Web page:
Bonn Maximilian Weigend, the head of the Bonn Botanical Gardens, talks about the effects of climate change in the GA interview. According to the biologist, Bonn's plant world will change radically.
Professor Maximilian Weigend is convinced that nature in the Bonn region will change dramatically. In his view, the development of weather and climate can no longer be stopped. Bonn and the surrounding area will present itself very differently in 2050 than it does today, he says. Weigend expects increasingly dry and warmer summers and milder winters, which will lead to more and more plants from the Mediterranean area becoming native to the southern Rhineland. Holger Willcke spoke with the director of the Botanical Gardens at the University of Bonn.
During a panel discussion on the consequences of climate change in December 2019, you said that in Bonn it is now easier to plant and grow a palm tree than a beech tree. How do you explain this?
Maximilian Weigend: This statement is based on our experiences that we have been gathering for some time in the university's botanical gardens. Because of the hot and above all dry summer months, the chances of survival of many plants, some of which we have been calling native for centuries, are diminishing. One of these plants is beech. It does not tolerate long dry periods, especially not for several years in a row. Beech suffers heat damage, dries out and ultimately dies.
Beech is the showpiece tree in the Siebengebirge nature reserve. What does its prognosis mean for this natural area?
Weigend: The vegetation in the Siebengebirge will change significantly in the coming decades. The beech stands will decrease in size. Perhaps there will only be a few retreat areas at more humid and cooler places in the Siebengebirge. Other tree species will spread and shape the image of the observer.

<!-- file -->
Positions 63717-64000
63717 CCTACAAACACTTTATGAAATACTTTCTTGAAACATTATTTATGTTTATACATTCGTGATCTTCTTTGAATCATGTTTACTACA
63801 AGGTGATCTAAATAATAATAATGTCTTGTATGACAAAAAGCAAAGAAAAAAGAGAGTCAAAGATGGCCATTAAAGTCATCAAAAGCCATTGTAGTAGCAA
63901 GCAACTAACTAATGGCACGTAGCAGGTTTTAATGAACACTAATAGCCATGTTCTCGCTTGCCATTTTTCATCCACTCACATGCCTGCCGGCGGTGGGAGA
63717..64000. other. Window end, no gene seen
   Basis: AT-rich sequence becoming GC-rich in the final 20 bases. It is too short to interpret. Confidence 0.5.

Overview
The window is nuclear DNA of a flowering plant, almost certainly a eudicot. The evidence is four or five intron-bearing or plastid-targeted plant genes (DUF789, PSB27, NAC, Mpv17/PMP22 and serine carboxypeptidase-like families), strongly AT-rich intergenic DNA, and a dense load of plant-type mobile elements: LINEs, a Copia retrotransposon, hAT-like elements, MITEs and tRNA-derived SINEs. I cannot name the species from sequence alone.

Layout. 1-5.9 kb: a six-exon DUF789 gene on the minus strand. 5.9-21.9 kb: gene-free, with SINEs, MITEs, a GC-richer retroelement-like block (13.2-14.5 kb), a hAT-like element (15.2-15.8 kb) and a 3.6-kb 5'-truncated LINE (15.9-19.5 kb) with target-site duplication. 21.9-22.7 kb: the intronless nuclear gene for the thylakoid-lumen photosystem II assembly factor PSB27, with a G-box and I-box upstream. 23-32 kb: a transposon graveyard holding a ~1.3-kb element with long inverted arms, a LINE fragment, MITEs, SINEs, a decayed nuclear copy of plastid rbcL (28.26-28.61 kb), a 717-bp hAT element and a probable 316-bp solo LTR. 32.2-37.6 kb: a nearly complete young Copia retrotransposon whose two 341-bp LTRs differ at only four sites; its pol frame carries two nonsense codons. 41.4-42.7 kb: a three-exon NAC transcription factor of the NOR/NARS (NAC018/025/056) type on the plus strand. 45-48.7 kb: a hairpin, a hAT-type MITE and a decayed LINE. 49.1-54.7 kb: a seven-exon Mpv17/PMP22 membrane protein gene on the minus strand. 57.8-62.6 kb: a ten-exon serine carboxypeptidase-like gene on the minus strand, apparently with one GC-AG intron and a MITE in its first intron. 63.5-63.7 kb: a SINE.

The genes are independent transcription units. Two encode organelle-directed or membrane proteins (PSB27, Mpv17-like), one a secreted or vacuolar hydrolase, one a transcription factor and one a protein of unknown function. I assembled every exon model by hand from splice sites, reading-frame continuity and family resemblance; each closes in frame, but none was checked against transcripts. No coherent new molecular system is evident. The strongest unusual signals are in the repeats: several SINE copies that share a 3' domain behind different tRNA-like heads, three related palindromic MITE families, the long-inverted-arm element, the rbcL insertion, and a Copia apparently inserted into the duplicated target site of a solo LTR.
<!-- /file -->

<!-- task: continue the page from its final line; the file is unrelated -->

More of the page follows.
Does this only apply to beech and only to the Siebengebirge?
Weigend: No, not at all. This prognosis applies to the entire Bonn basin and equally to oak, birch, ash and lime.
What is the reason?
Weigend: The Bonn basin is one of the warmest places in Germany. We register the mildest winters, the fewest frosty nights and below average precipitation. One can confidently call Bonn's city centre a dry island.
How should gardeners deal with your statement?
Weigend: They have to prepare for dramatic changes. You will have increasing problems with traditional garden plants. Conversely, plants that have not been classified as hardy in Germany will find a new home in outdoor gardens.
Which plants do you have in mind?
Weigend: For example pistachio trees, almond trees, cork oaks and strawberry trees. We will increasingly cultivate plants from the Mediterranean region. Hence my statement: palm trees instead of beeches.
What reactions to changes in climate and weather do you notice in the botanic gardens?
Weigend: A few years ago we replanted a Japanese beech. Since then it has been struggling to survive. In summer we have to water it. During the summer months it suffers from sunburn, which leads to drying out and consequently to the death of the leaves. How long this tree will survive I cannot predict. In contrast, our Chinese hemp palms grow faster than ever before. Whereas in the past, we assumed a growth of five centimeters per year, we had a growth of 90 centimeters in 2019.
What conclusions do you draw from this?
Weigend: We have decided to abandon the Alpine Garden, which we created in the 1980s. Unfortunately, it is no longer possible to cultivate Alpine plants in Bonn; instead, this year we will build a theme garden on Australia and New Zealand at the same location. All in all, we are increasingly rebuilding our outdoor departments in both the crop garden and the castle garden, with a focus on plant species that are more tolerant of heat and drought.
Are you worried that there might be no more cold winters in Bonn?